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Thread: What Really Happened After Father Mike Died

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    What Really Happened After Father Mike Died

    WHAT REALLY HAPPENED AFTER FATHER MIKE DIED

    By NEIL GRAVES

    September 9, 2002 -- About a half-dozen rescue workers were suddenly stuck in a smoky nook in the north tower lobby, with debris everywhere and the floor still quivering from the collapse of the south tower.

    William Cosgrove, then a lieutenant with the NYPD, was gasping for air in the choking darkness after being tossed across the floor by the tremendous thud of 110 stories falling to the ground.

    "I said, 'Everybody, let's just hold hands so we know where each other are,' " Cosgrove recalled recently.

    "I tripped over something. I said, 'There's a body over here.' A fireman showed the light on the person on the floor. And he said, 'Oh, my God - it's Father Mike.' "

    The Rev. Mychal Judge, the Fire Department's much-beloved chaplain, had died doing the job he was born to do - ministering to others: He had just given the last rites to another victim.

    Judge loved his firefighters so much that he lived just across from Ladder Co. 24/Engine Co. 10, in the Franciscan friary on West 31st Street.

    And the men that day would love him back, eventually placing his body at the altar of St. Peter's Church, a block from the World Trade Center, after he was retrieved by five heroes.

    Moments before the ghastly discovery, firefighter Christian Waugh of Ladder Co. 5 watched the priest talk to a video team when matters were bad but not yet catastrophic.

    "Father Judge was standing a few feet away, giving an interview to [documentary-makers Jules and Gedeon Naudet]," Waugh remembered.

    "When the plane hit the second building, we felt it. The pressure threw us to the ground."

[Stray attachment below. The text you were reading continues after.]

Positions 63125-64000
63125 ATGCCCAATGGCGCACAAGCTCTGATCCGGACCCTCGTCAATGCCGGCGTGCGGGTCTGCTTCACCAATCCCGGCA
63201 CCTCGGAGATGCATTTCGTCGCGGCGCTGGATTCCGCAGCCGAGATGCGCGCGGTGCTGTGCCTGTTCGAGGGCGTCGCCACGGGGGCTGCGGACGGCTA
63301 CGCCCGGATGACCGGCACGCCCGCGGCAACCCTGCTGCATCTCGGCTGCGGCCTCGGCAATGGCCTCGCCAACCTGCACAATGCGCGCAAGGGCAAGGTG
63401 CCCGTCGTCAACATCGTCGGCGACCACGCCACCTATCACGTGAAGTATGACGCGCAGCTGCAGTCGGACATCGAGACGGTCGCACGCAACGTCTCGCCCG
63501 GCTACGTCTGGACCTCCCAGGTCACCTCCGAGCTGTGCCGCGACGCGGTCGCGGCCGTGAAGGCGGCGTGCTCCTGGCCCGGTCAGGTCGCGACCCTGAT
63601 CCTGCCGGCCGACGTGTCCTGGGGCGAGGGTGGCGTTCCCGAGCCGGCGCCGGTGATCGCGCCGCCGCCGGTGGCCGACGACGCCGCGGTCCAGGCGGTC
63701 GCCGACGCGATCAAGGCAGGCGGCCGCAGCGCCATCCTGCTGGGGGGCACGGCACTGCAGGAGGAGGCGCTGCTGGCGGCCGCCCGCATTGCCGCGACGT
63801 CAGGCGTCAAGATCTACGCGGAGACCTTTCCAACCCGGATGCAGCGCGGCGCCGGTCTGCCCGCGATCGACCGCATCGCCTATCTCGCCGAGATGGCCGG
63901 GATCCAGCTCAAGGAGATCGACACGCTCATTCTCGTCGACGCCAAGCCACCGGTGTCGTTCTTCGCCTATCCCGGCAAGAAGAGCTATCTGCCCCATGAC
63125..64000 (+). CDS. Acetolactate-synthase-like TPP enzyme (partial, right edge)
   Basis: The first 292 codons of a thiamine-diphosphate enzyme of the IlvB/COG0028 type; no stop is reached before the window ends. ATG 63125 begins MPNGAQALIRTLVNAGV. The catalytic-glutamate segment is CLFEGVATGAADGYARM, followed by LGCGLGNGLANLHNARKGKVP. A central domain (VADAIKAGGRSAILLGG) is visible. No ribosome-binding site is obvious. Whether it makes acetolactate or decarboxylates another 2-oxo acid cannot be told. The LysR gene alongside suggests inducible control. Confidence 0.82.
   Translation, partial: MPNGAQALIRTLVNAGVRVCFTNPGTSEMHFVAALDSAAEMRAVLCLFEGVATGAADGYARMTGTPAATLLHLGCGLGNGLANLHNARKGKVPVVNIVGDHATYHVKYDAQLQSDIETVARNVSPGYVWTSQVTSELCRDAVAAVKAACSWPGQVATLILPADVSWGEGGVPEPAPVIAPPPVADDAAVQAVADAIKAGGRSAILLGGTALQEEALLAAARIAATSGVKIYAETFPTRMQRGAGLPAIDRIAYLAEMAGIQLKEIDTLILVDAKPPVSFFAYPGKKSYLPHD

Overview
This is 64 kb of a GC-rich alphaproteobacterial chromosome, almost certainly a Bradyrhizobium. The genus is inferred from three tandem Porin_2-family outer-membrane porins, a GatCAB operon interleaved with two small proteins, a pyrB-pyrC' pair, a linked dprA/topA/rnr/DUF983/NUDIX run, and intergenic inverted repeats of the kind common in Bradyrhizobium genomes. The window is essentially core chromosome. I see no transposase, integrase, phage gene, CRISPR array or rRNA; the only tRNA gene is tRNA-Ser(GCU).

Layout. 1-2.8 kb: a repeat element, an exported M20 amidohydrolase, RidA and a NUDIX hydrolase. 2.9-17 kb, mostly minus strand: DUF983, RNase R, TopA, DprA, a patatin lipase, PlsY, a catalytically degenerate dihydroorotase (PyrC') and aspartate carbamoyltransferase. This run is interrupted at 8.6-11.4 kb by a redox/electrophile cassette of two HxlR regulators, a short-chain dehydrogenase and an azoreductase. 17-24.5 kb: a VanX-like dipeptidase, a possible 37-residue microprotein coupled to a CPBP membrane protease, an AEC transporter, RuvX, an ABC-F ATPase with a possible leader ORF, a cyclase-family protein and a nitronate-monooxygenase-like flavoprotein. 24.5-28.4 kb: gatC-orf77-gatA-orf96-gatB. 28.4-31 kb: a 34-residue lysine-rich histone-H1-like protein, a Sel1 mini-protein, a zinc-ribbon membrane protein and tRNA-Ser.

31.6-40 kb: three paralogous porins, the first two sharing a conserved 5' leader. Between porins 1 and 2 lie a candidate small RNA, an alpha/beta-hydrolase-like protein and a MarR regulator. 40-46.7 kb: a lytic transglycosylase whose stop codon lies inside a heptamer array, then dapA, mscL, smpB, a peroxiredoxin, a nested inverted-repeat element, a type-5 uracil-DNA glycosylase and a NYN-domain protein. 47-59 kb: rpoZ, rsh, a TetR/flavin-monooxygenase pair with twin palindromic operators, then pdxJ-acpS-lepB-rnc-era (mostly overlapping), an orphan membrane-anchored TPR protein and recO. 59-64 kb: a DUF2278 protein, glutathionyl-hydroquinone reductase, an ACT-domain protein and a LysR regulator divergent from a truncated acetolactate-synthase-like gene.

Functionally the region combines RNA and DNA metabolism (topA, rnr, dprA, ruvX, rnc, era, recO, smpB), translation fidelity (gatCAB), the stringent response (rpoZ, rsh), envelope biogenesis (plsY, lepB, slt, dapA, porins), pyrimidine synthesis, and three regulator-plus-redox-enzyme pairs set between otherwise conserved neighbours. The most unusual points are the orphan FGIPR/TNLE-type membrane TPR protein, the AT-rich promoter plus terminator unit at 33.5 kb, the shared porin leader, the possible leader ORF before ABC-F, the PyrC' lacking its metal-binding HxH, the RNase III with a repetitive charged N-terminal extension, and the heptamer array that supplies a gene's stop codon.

Before the collapse, Zachary Vause, of Engine Co. 21 on East 40th, had taken the subway downtown, dressed in full gear, because the engine company he was on loan to, Truck 7, had taken off without him. Upon emerging from the Brooklyn Bridge station, Vause ran smack into a tidal wave of people running the other way.

    "I was swimming through people on my way in," he said.

    He arrived at the scene just in time to get his helmet jarred off his head from the force of the south tower's collapse. Lost in the pitch-black north tower lobby, Vause could see none of the others as Cosgrove asked them to huddle.

    "Next thing I know, somebody was screaming, 'Over here, over here,' " Vause said. "[Judge] was taking his last breath.

    "We opened his shirt. I tried pumping out his chest with my chest pump. He came up - for one last gasp. I checked his pulse and there was nothing."

    The men crawled out of the area, only to find they were facing an out-of-commission escalator that led to a balcony area. They started toting the body.

    "Everybody had a leg or an arm, but he was so heavy," Cosgrove said.

    Kevin Allen, of the Office of Emergency Management, came all the way from Crown Heights, Brooklyn, that morning and reported to the OEM command bus on the far side of the Church Street Post Office.